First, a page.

So important is this matter that even before the sentence of judgment was pronounced upon Israel and the kingdom hopes of that generation were fully withdrawn, Paul, with double emphasis, pronounced a curse upon any who dared to proclaim anything to the Gentiles but “the gospel of the grace of God.”

Gal. 1:8,9: “But though we, or an angel from heaven, preach any other gospel unto you than that which we have preached unto you, let him be accursed.

“As we said before, so say I now again, if any man preach any other gospel unto you than that ye have received, let him be accursed.”

How these words should cause every sincere man of God to tremble and to make sure that his message conforms with that which the Lord of glory, from His throne in heaven, revealed to Paul!

Observe this and the plan of salvation is simple!

Do you ever find Paul proclaiming salvation by works? Does he ever command sabbath keeping, circumcision or water baptism? Not once. True, he practiced all of these during his early ministry, but that is what he came out of — what he emerged from. Paul lived in a transition period. He was saved under the Jewish economy but raised up to bring in a new dispensation — “the dispensation of the grace of God.”

And, note well, Paul was raised up to make known the very “secret of the gospel” (Eph. 6:19). When all mankind had demonstrated its utter sinfulness, God saved Saul of Tarsus, making known through him the riches of His grace — showing how it was that anyone ever had been saved! Now it was revealed that it had not been the blood of beasts, the waters of baptism or any other physical ceremony that had saved the saints of ages past (though these were required under the Law) but the infinite grace of a loving God.

Read Paul’s majestic words to the Romans:

“But now the righteousness of God without the law is manifested…even the righteousness of God which is by faith of Jesus Christ … whom God hath set forth to be a propitiation through faith in His blood, to declare His righteousness for the remission of sins that are past… to declare I say, at this time, His righteousness: that He might be just, and the justifier of him which believeth in Jesus. Where is boasting then? It is excluded … therefore we conclude that a man is justified by faith without the deeds of the law” (Rom. 3:21–28).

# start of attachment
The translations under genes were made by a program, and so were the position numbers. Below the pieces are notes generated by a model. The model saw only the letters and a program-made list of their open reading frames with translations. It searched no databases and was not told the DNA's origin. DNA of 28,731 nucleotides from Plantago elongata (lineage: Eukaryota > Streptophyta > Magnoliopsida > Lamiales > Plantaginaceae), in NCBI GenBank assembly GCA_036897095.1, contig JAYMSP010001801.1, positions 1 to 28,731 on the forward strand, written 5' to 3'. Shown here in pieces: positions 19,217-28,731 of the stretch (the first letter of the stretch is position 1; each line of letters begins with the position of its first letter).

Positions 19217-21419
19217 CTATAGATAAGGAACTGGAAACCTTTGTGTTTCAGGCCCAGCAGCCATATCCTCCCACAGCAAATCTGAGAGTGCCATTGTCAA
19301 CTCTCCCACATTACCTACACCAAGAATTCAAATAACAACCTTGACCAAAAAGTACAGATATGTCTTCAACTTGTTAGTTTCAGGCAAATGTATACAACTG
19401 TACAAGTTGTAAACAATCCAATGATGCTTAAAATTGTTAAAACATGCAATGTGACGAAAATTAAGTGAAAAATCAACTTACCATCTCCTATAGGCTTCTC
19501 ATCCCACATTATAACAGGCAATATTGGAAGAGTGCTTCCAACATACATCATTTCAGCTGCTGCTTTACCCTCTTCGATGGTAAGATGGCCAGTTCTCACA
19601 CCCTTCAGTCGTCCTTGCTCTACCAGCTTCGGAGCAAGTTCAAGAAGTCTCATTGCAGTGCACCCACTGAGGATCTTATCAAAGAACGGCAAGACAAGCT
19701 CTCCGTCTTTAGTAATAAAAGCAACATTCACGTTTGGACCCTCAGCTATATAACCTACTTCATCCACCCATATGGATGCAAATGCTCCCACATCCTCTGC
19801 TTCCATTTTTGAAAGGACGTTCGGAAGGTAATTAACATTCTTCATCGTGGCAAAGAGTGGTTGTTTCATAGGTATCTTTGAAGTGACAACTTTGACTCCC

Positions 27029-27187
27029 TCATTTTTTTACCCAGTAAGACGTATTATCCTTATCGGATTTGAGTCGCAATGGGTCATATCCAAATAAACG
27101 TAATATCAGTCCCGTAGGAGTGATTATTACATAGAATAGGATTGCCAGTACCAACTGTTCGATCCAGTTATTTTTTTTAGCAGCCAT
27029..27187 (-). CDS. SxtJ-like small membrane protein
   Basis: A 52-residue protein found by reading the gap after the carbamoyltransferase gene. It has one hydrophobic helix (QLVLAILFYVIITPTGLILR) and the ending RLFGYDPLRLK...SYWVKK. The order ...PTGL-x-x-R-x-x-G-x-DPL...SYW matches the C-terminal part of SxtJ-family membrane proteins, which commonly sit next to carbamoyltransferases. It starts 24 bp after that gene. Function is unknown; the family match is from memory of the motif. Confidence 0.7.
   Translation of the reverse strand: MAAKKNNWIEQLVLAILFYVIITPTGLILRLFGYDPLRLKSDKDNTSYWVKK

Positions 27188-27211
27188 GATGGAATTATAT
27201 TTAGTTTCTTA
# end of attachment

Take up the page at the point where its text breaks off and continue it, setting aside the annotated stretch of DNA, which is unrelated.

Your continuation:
Yes, see this and the plan is sublimely simple. Today NO works are required for salvation. Indeed salvation is offered to those who will stop working to get it, for today God wants men to see and acknowledge their utter ruin and His infinite grace.

“Now to him that worketh is the reward not reckoned of grace, but of debt. But to him that worketh not, but believeth on Him that justifieth the ungodly, his faith is counted for righteousness” (Rom. 4:5).

“Therefore being justified by faith we have peace with God through our Lord Jesus Christ” (Rom. 5:1).

“But after that the kindness and love of God our Savior toward man appeared.

“Not by works of righteousness which we have done, but according to His mercy He saved us, by the washing of regeneration and renewing of the Holy Ghost” (Tit. 3:4,5).

“For by grace are ye saved through faith and that not of yourselves: it is the gift of God:

“Not of works lest any man should boast.

“For we are His workmanship, created in Christ Jesus unto good works, which God hath before ordained that we should walk in them” (Eph. 2:8–10).

“To the praise of the glory of His grace, wherein He hath made us accepted in the Beloved.

“In whom we have redemption, through His blood, the forgiveness of sins, according to the riches of His grace” (Eph. 1:6,7).

“For in Him dwelleth all the fulness of the Godhead bodily and ye are complete in Him…” (Col. 2:9, 10).